Ahmad Hariri is professor of psychology & neuroscience and investigator in the Institute for Genome Sciences & Policy at Duke University. Prior to joining the faculty at Duke, Hariri served as the director of the Developmental Imaging Genetics Program at the University of Pittsburgh. He received both a BS and MS from the University of Maryland, where he studied evolutionary biology. In 2000, he completed his Ph.D. in neuroscience at UCLA, working with Dr. Susan Bookheimer. He joined the faculty at Pitt in 2003 after working as a research fellow in the laboratory of Dr. Danny Weinberger at the NIMH.
Hariri's research is focused on using modern molecular genetics and neuroimaging methods to identify specific biological pathways that help shape individual differences in temperament and personality, as well as related risk for neuropsychiatric disease. The long-term goals of his research program are to identify neurobiological pathways mediating variability in complex behaviors and related risk for neuropsychiatric disease that will allow for the development of more effective, individually tailored disease treatment and, ultimately, prevention.
Findings from Hariri's program of research have been published in Science, Nature, Nature Neuroscience, Journal of Neuroscience, Archives of General Psychiatry, Biological Psychiatry, Trend in Cognitive Sciences and the Annual Review of Neuroscience. In August 2009, Dr. Hariri's contributions to the science of individual differences were recognized by the APA who presented him with the Distinguished Scientific Award for Early Career Contribution to Psychology.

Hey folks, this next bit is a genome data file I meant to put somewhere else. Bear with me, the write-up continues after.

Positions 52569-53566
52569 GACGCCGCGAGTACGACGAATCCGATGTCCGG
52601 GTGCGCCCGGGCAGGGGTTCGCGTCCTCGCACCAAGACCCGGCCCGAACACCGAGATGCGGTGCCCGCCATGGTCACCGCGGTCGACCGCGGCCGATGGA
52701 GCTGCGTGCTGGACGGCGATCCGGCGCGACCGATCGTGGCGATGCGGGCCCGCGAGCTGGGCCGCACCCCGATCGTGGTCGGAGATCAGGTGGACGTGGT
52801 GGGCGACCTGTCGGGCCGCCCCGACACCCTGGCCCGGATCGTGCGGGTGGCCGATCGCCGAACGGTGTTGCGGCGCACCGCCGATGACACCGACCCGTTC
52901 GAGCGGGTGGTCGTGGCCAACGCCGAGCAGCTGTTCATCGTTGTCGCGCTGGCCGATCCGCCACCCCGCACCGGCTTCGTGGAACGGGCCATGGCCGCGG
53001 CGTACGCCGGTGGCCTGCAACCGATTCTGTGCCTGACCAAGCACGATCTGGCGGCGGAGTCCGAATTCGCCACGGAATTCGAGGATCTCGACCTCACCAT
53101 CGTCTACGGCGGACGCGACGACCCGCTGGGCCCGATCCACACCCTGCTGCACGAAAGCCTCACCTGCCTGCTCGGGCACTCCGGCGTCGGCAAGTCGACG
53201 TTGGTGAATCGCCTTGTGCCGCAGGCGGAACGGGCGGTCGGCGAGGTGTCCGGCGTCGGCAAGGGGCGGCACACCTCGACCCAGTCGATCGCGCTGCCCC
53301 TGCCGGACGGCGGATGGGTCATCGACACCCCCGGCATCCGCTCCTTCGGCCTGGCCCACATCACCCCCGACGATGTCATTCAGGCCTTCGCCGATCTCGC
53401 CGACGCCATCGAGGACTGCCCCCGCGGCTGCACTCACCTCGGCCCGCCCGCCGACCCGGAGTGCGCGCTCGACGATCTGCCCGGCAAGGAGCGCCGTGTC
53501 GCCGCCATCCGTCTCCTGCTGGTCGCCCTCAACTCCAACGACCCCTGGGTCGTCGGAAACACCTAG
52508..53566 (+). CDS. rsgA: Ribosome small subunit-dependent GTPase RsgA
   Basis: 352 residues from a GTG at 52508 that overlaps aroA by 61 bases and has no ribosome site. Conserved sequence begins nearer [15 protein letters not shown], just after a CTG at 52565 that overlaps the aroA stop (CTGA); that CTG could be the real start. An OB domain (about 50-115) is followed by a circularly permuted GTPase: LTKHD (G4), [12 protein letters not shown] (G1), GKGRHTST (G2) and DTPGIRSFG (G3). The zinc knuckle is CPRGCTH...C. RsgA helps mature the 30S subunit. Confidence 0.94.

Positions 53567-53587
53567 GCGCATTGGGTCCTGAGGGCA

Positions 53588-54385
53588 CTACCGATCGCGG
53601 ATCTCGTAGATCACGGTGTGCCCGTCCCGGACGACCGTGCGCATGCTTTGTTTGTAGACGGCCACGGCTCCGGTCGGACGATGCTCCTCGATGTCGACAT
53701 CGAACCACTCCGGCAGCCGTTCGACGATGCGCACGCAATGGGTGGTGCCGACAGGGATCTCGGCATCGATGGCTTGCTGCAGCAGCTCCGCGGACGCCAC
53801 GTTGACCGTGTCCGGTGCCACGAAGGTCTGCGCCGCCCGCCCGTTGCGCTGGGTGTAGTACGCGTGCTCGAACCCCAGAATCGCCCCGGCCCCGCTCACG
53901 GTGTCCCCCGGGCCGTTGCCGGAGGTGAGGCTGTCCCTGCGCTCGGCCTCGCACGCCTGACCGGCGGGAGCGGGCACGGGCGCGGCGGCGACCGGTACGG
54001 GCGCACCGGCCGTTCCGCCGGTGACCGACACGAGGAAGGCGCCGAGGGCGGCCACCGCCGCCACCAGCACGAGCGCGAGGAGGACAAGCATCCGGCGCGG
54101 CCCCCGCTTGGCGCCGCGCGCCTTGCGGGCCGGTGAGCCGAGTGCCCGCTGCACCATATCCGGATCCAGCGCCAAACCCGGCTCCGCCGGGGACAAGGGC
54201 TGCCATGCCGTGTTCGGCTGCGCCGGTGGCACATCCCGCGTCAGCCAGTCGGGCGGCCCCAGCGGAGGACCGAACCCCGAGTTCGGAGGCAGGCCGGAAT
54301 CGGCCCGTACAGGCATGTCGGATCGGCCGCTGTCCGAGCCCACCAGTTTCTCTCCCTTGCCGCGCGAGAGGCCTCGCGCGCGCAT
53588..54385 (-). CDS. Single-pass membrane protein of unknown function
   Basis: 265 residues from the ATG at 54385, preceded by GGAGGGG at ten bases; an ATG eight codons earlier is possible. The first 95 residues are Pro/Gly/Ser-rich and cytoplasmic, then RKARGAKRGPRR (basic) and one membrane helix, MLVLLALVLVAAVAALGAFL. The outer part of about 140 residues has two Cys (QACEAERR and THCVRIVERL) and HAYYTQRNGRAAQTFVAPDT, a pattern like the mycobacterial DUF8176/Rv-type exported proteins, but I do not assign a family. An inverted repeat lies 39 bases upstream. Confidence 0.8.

- Cognitive Neuroscience
- Ph.D. University of California, Los Angeles - 2000
- PhD UCLA - 2001
- M.S. University of Maryland, College Park - 1997
- B.S. University of Maryland, College Park - 1994
Recent Publications (More Publications)
- Elliott, ML; Knodt, AR; Ireland, D; Morris, ML; Poulton, R; Ramrakha, S; Sison, ML; Moffitt, TE; Caspi, A; Hariri, AR (2020) What Is the Test-Retest Reliability of Common Task-Functional MRI Measures? New Empirical Evidence and a Meta-Analysis. Psychological Science, 956797620916786, [doi], [abs]
- Puetz, VB; Viding, E; Gerin, MI; Pingault, J-B; Sethi, A; Knodt, AR; Radtke, SR; Brigidi, BD; Hariri, AR; McCrory, E (2020) Investigating patterns of neural response associated with childhood abuse v. childhood neglect. Psychol Med, 50, 1398-1407, [doi], [abs]
- Baranger, DAA; Demers, CH; Elsayed, NM; Knodt, AR; Radtke, SR; Desmarais, A; Few, LR; Agrawal, A; Heath, AC; Barch, DM; Squeglia, LM; Williamson, DE; Hariri, AR; Bogdan, R (2020) Convergent Evidence for Predispositional Effects of Brain Gray Matter Volume on Alcohol Consumption. Biological Psychiatry, 87, 645-655, [doi], [abs]
- Avinun, R; Nevo, A; Radtke, SR; Brigidi, BD; Hariri, AR (2020) Divergence of an association between depressive symptoms and a dopamine polygenic score in Caucasians and Asians. European Archives of Psychiatry and Clinical Neuroscience, 270, 229-235, [doi], [abs]
- Elliott, ML; Belsky, DW; Knodt, AR; Ireland, D; Melzer, TR; Poulton, R; Ramrakha, S; Caspi, A; Moffitt, TE; Hariri, AR (2019) Brain-age in midlife is associated with accelerated biological aging and cognitive decline in a longitudinal birth cohort. Molecular Psychiatry, [doi], [abs]